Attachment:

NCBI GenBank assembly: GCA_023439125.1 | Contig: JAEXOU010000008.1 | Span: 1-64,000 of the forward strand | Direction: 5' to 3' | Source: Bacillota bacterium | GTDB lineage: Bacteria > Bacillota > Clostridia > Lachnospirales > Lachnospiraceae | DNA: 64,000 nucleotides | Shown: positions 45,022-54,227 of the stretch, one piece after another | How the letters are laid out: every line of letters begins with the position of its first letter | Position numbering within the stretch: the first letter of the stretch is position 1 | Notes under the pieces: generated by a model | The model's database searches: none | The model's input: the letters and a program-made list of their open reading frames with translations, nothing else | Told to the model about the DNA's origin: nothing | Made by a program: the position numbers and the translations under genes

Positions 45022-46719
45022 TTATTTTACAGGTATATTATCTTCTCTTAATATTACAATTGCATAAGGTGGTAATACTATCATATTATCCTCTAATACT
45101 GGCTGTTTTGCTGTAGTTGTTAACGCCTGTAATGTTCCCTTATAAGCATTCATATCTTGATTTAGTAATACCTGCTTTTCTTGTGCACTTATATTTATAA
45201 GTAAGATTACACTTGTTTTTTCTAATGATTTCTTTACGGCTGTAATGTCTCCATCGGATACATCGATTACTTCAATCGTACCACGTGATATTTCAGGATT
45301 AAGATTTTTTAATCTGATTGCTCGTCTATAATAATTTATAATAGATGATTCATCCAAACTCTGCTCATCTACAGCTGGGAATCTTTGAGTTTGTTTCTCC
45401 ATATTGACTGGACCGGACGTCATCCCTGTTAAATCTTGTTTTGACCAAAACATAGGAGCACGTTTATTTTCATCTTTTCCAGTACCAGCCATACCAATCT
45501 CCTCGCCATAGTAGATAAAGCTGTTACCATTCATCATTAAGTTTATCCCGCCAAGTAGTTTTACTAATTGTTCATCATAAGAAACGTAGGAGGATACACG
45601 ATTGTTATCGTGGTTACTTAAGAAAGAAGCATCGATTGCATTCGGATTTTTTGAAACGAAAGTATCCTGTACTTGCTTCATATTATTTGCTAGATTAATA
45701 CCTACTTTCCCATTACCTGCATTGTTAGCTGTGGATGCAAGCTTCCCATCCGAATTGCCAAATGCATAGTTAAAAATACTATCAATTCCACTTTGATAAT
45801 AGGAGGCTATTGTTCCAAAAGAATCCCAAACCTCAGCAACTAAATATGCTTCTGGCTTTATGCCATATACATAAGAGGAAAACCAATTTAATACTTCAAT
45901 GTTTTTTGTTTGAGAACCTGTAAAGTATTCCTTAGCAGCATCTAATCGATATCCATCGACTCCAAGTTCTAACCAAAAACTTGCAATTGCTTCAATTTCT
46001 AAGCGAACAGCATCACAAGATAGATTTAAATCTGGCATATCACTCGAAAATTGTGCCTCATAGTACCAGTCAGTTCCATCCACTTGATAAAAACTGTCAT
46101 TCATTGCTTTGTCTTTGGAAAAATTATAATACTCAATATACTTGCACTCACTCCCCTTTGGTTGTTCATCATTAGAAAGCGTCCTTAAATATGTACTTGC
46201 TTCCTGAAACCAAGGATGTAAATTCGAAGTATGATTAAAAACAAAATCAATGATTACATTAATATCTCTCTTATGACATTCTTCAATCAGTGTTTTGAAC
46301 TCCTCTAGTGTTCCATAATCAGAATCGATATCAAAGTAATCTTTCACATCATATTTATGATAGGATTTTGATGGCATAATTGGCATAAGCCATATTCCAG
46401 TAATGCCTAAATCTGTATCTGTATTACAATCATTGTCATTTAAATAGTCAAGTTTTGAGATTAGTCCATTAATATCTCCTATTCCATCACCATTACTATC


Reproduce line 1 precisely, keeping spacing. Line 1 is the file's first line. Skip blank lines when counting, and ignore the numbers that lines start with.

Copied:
NCBI GenBank assembly: GCA_023439125.1 | Contig: JAEXOU010000008.1 | Span: 1-64,000 of the forward strand | Direction: 5' to 3' | Source: Bacillota bacterium | GTDB lineage: Bacteria > Bacillota > Clostridia > Lachnospirales > Lachnospiraceae | DNA: 64,000 nucleotides | Shown: positions 45,022-54,227 of the stretch, one piece after another | How the letters are laid out: every line of letters begins with the position of its first letter | Position numbering within the stretch: the first letter of the stretch is position 1 | Notes under the pieces: generated by a model | The model's database searches: none | The model's input: the letters and a program-made list of their open reading frames with translations, nothing else | Told to the model about the DNA's origin: nothing | Made by a program: the position numbers and the translations under genes